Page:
> be the first to be implemented.)
> I would guess that VOQL is *only* a query language, so only acts on data
> sources, though mediated by the Web Service fronting the data centre or
> data source itself. Do we also need a VOWL: VO Workflow Language?
> (Perhaps not, will a workflow need to be exchanged between job control
> How far do we want to push the VOQL towards a VOWL?
> > -----Original Message-----
> > From: Ed Shaya [mailto:edward.j.shaya.1 at gsfc.nasa.gov]
> > Sent: 21 February 2003 23:31
> > To: voql at ivoa.net
> > Cc: Cynthia Cheung
> > Subject: a high level language
> > Here is a first cut at a highest level astronomical query language.
> > This is going to need some introduction so you can begin to
> > see where
> > we are going with this. The goal here is to create an XML
> > language that
> > can capture the scientific spirit of the NVO use cases. This requires
> > using object/property relationships and therefore builds on many of
> > concepts in AMASE such as the idea that the key items are the
> > astronomical object and their classes. The scientist should
> > be able to
> > build up a query from a form or gui. An integrator service then
> > analyses the voql and breaks it down to its atomic parts. The
> > integrator checks the metadata registries to see which atomic
> > parts go
> > to which data centers. The integrator checks with the WSDL
> > documents to
> > create queries properly for each data center. I would imagine
> > that XML
> > Query will play a big role here. But, XML Query is meant for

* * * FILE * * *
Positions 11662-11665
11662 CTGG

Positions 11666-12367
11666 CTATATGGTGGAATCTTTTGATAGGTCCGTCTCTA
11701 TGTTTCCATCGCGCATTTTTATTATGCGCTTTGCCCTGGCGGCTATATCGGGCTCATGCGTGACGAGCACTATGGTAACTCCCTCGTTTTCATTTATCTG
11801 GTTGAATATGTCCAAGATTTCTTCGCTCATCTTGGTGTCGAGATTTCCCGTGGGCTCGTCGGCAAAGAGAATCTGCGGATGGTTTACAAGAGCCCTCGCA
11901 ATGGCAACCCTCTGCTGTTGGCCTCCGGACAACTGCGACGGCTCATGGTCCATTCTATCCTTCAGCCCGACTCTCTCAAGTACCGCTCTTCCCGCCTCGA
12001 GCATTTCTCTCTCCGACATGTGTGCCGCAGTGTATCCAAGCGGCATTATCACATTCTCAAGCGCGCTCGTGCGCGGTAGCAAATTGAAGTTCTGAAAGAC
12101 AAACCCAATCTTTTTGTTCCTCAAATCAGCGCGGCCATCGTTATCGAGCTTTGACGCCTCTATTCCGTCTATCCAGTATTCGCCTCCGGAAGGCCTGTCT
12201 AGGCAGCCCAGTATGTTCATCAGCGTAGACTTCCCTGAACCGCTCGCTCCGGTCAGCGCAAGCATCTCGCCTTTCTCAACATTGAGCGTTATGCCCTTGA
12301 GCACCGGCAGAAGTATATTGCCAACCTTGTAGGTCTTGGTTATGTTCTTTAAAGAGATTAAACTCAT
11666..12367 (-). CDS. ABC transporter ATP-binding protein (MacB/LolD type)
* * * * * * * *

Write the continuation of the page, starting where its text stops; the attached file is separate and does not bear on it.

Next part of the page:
> > query on a
> > specific XML database of well known schema, and is not appropriate at
> > the distributed level. We can of course make voql look quite XML
> > Queryish. When the responses come back, the integrator applies the
> > logic functions to see which objects have all of the required
> > data. It
> > may send some results out to services and finally it forms the return
> > tables applying the requested statistics.
> > Thus, we need to get our metadata registries into shape so that this
> > ontological type query can be useful (such as "these galaxies are
> > members of this cluster", "these layers are regions of
> > stars", "FRII is
> > a subclass of radio-galaxy" etc). And, we need to develop and
> > intelligent integrator. But, if Web Services are properly
> > used, atleast
> > the interactions between the services and the integrator will
> > be quite
> > straightforward. The recent development of WS
> > at CDS, ADECC and the paper by Brian Thomas and myself are a good
> > beginning down this road. But now I am starting the road from the
> > scientists into the VO.
> > A request has any number of "constraints" which specifies an
> > object/@class and a number of properties (or properties
> > within a range
> > of values). As it is discovered that objects of this class are known
> > the values and errors are saved to variables. These variables can be
> > used in the following "constraints". Services may be used along the
> > way, and we can only enter an element named "service" which allow for
> > arbitrary attributes at this time. Finally, a "result"
> > consists of a
> > table where we specify which variables fall into each field. We may
> > also do statistics on the variable and enter the results into
> > that field.
> > The schema does an xs:include on the Coords.xsd that Arnold
> > Rots worked
> > on. You can tell those elements because they begin with a capital
> > letter. I did have to do some liberal editing on Coords to
> > make it work
> > well in this.
> > Further annotation of the schema is coming.
> > Notes on use case 1:
> > Specifically this request says:
> > Constrain results to clusters of galaxies with ROSAT X-ray
> > measurements and images and at least one cataloged galaxy
> > member. It must also have a name, RA, and DE (ie. The
> > galaxies MAY also have a
> > ROSAT X-ray flux (optional
> > properties are in <or> elements). The $variables do not set
> > a range on the
> > required measurement. The variable is set by the database.
> > For a variable lists use @.
> > Ed